Australian National Botanic Gardens
A weekly news sheet prepared by a Gardens' volunteer.
Numbers in square brackets  refer to garden bed Sections. Plants in flower are in bold type.
7 May 2004
Correa 'Ivory Bells' - click for larger image
This walk focuses on the late autumn flowers in the Rock Garden where rocks act as a source of stored heat, absorbed during the day and dissipated slowly at night. Soil mixes in the different beds provide suitable growing conditions for a range of special plants.
Starting at the base of the stairs at the waterfall, the Gymea Lily, Doryanthes excelsa [Section 15C] with large sword-like leaves surround the stem leading up high with tight buds preparing for spring to open to their striking red flower clusters. Banksia integrifolia var. integrifolia [Section 15C] is a prostrate plant invading the footpath. It has flat green leaves with silver backing and upright cylindrical lemon flower spikes. Opposite, Correa Ivory Bells [Section 15D] is dense and rounded, revealing small ivory tubular flowers. Close by, Banksia Honeypots [Section 15D] is a dwarf shrub with honey coloured flower spikes along its lateral branches.
An emu-bush, Eremophila warnesii [Section 15F] has tightly packed woolly grey leaves along its small upright stems with large purple bugle shaped flowers to brighten it up. Nearby Hypocalymma xanthopetalum [Section 15F], nestled between rocks, has yellow feathery flowers edging the branches of this small shrub. On the far side of this garden, Eremophila maculata var. brevifolia [Section 15F] is bright with lovely magenta coloured flowers. The prostrate Grevillea lanigera [Section 15W] drapes this slope with pink and cream spider flowers while above, Alyogyne Westcoast Gem [Section 15W] stands upright, crowned with purple hibiscus flowers.
Scaevola striata - click for larger image
Ascending the stairs Plectranthus argentatus [Section 15A] has long stems of tiny bluish flowers rising from the large velvety grayish leaves of this herbaceous plant. Grevillea Masons Hybrid [Section 15H], at the top of the stairs, is a large shrub bearing large terminal cream and pink flower clusters. Along this top road, find the very small prostrate plant, Scaevola striata [Section 15H] proud of its deep purple fan shaped flowers on its short trailing stems. Scaevola albida var. albida [Section 15H] is quite a dense shrub well covered with small white fan-shaped flowers. Beside is Dampiera sylvestris [Section 15H], a suckering plant with its blue flowers atop the upright stems. At the far end of the Rock Garden, another emu-bush, Eremophila oldfieldii subsp. angustifolia [Section 15N] is a neat upright shrub with fine foliage and red bugle flowers. The fine-lobed yellow-green calyces add interest to this plant. Opposite, the large shrub, Hakea laurina [Section 20] displays its red, many with cream styles, pincushion-like flowers.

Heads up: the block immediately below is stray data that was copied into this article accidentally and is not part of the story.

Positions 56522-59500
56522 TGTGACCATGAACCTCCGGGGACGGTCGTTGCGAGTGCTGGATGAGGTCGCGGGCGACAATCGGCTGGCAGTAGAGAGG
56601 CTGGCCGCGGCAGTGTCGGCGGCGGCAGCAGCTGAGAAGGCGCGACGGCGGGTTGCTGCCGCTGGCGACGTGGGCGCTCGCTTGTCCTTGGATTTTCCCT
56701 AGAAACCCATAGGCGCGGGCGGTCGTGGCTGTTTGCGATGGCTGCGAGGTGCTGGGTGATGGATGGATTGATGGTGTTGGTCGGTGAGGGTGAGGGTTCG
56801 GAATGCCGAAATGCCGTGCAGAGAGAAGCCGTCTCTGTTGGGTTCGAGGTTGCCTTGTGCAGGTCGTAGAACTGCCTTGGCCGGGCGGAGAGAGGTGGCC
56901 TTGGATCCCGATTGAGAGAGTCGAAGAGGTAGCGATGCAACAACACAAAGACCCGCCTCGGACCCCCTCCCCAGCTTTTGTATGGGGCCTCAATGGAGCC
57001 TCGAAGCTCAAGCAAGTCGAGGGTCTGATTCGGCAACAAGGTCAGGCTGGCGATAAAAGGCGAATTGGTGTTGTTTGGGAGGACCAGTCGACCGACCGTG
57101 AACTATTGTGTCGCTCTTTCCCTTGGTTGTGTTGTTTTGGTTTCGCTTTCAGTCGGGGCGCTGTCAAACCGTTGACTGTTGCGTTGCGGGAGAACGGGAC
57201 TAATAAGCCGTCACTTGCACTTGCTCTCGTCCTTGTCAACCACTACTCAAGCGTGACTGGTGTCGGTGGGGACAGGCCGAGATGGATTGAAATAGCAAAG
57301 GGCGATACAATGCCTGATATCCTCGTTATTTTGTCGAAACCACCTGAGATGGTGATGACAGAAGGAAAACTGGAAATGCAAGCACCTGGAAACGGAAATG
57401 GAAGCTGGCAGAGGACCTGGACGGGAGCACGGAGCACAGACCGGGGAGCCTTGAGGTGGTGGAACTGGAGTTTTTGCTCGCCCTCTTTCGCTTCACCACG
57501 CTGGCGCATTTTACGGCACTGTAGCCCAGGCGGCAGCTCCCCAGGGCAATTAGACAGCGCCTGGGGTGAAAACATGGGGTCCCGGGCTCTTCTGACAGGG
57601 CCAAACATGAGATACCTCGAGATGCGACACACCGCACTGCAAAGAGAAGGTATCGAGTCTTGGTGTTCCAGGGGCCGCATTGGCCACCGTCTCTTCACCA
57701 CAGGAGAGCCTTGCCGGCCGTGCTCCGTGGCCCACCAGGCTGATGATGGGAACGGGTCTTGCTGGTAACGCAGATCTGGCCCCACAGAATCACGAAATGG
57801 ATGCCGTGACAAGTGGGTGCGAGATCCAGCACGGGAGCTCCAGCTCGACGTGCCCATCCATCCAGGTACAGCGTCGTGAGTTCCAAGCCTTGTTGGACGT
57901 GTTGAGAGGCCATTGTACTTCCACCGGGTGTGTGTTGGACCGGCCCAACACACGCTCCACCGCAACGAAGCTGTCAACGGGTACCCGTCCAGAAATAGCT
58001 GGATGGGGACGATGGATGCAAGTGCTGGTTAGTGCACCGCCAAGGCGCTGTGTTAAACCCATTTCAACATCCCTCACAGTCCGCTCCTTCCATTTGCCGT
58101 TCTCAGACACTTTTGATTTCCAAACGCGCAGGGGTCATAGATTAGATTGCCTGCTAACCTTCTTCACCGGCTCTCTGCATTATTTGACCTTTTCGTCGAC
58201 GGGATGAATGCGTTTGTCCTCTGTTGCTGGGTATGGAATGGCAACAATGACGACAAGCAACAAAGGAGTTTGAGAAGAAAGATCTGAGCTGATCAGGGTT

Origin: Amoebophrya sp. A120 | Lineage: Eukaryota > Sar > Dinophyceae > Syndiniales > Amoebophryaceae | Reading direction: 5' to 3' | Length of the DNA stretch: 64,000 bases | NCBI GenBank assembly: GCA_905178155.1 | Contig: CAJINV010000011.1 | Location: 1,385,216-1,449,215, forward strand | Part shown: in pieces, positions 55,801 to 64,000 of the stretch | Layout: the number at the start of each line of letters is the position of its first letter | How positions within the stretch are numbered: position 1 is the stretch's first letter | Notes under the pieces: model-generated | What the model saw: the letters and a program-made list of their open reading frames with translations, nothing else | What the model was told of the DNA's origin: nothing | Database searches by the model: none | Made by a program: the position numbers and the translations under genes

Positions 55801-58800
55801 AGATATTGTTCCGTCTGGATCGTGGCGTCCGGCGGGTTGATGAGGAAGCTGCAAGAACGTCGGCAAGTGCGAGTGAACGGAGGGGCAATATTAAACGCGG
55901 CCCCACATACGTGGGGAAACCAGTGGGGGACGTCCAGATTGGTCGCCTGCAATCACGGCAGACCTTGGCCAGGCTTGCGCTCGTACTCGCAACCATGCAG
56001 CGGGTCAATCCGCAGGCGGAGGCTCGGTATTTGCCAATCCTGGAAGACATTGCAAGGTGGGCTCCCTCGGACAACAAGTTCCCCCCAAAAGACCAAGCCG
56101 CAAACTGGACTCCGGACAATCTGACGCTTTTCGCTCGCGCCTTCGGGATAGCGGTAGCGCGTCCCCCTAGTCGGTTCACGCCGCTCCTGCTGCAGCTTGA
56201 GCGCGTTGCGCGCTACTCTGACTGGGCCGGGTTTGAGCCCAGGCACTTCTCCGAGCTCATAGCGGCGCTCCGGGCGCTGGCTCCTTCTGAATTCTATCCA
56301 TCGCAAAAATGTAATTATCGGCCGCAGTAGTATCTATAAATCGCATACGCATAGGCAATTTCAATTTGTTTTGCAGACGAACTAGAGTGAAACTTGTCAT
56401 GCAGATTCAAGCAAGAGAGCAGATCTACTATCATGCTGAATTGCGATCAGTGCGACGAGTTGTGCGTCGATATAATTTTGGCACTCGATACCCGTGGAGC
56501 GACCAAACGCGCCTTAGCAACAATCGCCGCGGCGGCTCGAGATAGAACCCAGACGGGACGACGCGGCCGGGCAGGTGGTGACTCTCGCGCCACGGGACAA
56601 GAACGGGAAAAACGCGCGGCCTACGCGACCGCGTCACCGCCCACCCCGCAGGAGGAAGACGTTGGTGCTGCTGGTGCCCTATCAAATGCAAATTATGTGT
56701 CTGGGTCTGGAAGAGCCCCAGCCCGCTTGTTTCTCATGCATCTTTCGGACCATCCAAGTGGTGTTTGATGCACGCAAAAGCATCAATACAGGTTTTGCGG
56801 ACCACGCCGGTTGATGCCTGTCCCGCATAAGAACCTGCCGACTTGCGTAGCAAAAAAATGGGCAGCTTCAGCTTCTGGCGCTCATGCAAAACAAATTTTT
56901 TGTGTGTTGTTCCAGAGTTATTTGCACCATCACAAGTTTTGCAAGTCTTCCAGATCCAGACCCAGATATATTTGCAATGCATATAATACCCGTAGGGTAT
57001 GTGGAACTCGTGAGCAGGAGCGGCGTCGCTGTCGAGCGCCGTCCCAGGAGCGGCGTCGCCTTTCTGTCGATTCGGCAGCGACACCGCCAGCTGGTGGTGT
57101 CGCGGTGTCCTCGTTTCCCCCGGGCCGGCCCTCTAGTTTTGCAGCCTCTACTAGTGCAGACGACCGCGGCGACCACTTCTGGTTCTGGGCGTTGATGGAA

Returning along the lower path are numerous flowers. Hibbertia longifolia [Section 15N] falls down between the rocks displaying its large cheerful yellow flowers. Notice a grass tree, Xanthorrhoea johnsonii [Section 15N] with green grass skirt and upright flower spike well covered with white flowers and bees.
Today a noisy chorus of Yellow Tailed Black Cockatoos are competing with a noisy chorus of Yellow Crested White Cockatoos but then, the small Correa Pink Mist [Section 15S] hangs its tubular flowers from the lateral branches and Crowea exalata [Section 15S] is sparkling with pink star flowers from the path above.
Flowers, flowers, beautiful flowers Barbara Daly.